The Quirky in Dallas: A Deep Ellum Halloween

hw8 Last weekend was my first Halloween out of college, which is a bit like your first Halloween out of elementary school, when suddenly you’re 11 and probably too old to go trick or treating but still a little too young to do anything cool like watch a really scary movie (maybe that was just me?) or go to a party with beverages other than juice. And now I’m 23 and too old to go to “Heaven and Hell,” the infamous Halloween party thrown by a SMU fraternity (it made the list of Playboy magazine’s best college parties, so do with that what you will) but not quite old enough to understand what a Roth IRA is.

And so I find myself at the threshold of a new life stage faced with a dilemma. Do I stay home, watch Hocus Pocus on Disney Channel, and worry about my fleeting youth? Do I mourn the end of college Halloweens where I could silently judge the lack of creativity when seven different variations of 2013 VMA’s Miley Cyrus walked past me? Or do I embrace change and pave the way for new traditions? With the encouragement of a few friends, I chose the latter and set out to have a magical Halloween weekend and maybe even discover some new Dallas places along the way.

Friday night, I took my friends, Mac, Mary Paxton, Luke, and Daniel, to see the Improvised Horror Movie. There’s not much I can say that would do justice to this show but WOW MUCH TALENT. The show was chock full of creepy moments, perfectly timed music, hilarious scenes, and a real-life, flash-flood warning. There might be nothing creepier than a room full of cell phones alerting an audience on Halloween weekend to the fact that there is a dangerous and potentially life threatening situation going on outside. It was fine, because I’m not at all prone to over-worrying in such situations (jk, that's not true but my vodka cranberry helped).

hw7After the show, we ventured into the torrential downpour and waded through the empty streets of Deep Ellum until we reached our next destination, a bar called Truth and Alibi. By the time we got there, our clothes were drenched because none of us are responsible enough to own umbrellas. We didn’t let a little threat of hypothermia stop us from some Halloween fun, and so we walked in. This bar is unique because it’s set up like a speakeasy from the 1920s. The entryway looks like a candy store; rows of brightly colored treats line the walls. A bouncer stands at what you later learn is a secret doorway asking for the password. I felt incredibly sly when I smiled at him and said “spooky.” It wasn’t until I got inside and one of my friends said, “Oh God, your face!” that I realized that our walk in the rain had caused my mascara to run and my cheeks were now streaked with thick, black lines. There goes the dream of being smooth.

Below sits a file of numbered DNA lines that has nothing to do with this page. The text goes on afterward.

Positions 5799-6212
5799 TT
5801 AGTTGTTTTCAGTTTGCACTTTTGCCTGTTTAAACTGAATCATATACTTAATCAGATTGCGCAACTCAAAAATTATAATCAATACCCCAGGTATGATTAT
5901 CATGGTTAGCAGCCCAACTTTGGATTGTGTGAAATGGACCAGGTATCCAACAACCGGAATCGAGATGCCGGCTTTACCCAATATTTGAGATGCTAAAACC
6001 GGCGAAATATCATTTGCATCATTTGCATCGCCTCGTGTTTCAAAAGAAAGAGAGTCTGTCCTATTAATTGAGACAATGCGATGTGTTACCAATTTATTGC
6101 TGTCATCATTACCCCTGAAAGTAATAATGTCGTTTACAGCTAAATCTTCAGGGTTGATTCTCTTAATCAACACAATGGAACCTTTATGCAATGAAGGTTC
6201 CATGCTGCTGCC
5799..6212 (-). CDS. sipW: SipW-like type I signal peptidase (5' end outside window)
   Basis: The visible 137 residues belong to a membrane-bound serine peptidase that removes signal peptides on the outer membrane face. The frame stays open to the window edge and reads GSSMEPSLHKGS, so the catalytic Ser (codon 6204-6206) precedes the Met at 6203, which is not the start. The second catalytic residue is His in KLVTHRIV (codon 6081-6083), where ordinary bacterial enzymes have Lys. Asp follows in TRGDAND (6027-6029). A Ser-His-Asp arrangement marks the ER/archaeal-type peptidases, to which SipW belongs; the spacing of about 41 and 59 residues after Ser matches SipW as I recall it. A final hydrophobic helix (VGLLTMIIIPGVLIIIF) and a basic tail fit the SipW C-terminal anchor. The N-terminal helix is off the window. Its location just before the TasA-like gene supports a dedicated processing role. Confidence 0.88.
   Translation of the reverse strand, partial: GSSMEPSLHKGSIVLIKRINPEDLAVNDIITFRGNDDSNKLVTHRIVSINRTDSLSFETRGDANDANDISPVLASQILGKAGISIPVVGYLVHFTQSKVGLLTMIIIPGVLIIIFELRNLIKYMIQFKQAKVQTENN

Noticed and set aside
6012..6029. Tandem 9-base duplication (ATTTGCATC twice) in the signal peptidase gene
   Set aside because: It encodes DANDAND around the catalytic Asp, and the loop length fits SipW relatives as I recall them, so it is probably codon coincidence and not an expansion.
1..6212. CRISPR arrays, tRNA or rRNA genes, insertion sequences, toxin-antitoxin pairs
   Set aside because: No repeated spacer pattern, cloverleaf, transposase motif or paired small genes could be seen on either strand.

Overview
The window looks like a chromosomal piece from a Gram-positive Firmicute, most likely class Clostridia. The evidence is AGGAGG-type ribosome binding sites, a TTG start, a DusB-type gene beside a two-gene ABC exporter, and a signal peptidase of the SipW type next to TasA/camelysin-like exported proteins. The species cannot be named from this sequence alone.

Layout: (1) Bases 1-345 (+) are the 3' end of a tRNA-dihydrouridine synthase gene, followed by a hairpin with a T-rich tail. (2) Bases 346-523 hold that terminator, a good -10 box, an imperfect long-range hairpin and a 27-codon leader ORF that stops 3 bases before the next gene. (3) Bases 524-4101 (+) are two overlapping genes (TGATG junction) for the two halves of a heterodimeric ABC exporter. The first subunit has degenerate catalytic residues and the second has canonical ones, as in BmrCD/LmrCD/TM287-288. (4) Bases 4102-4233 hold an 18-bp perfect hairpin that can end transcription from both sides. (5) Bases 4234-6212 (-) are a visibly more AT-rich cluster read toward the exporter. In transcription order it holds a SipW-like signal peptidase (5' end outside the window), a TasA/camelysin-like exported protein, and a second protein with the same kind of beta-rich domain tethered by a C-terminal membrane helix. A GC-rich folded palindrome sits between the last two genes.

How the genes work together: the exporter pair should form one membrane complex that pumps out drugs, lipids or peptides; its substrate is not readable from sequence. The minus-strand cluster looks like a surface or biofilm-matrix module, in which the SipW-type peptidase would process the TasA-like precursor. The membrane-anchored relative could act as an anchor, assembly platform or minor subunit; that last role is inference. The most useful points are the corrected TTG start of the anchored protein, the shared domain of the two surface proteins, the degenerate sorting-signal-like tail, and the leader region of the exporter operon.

Once inside, we were met with a large, dark, and crowded room, off to the side was a smaller room with huge, white leather chairs that resembled thrones; the whole thing was reminiscent of a different time. This place is doing something so smart; it’s taking something that is completely legal for adults and making it once again feel forbidden. There’s something so enticing about being somewhere you aren’t supposed to be, and Truth and Alibi plays to that so well. My friend, Mary Paxton, commented that it’s like the secret tree house of adulthood and she’s right. Only this time, mean kids can’t keep anyone out of the club. I also didn’t see a single Miley Cyrus costume, so that in and of itself was a Halloween miracle. I did, however, witness two men dressed as traffic cones and tried (unsuccessfully) to come up with some “so a traffic cone walks into a bar…” jokes.

After we danced for a while, we decided it was time to call it a night and get home to some dry clothes. And so we exited the side door back into 2015 and walked down the street to Glazed Donuts on Elm Street. We finished the night huddled under the fluorescent sign, and as we watched the rain continue to fall and stuffed our faces with glazed donut bacon grilled cheeses, I decided I was glad I didn’t stay home.

Hayley Waring is a level 5 improv student at the Dallas Comedy House training center. If the world was a perfect place she would spend her days writing poetry with Alexander Hamilton while sharing an ahi tuna tower.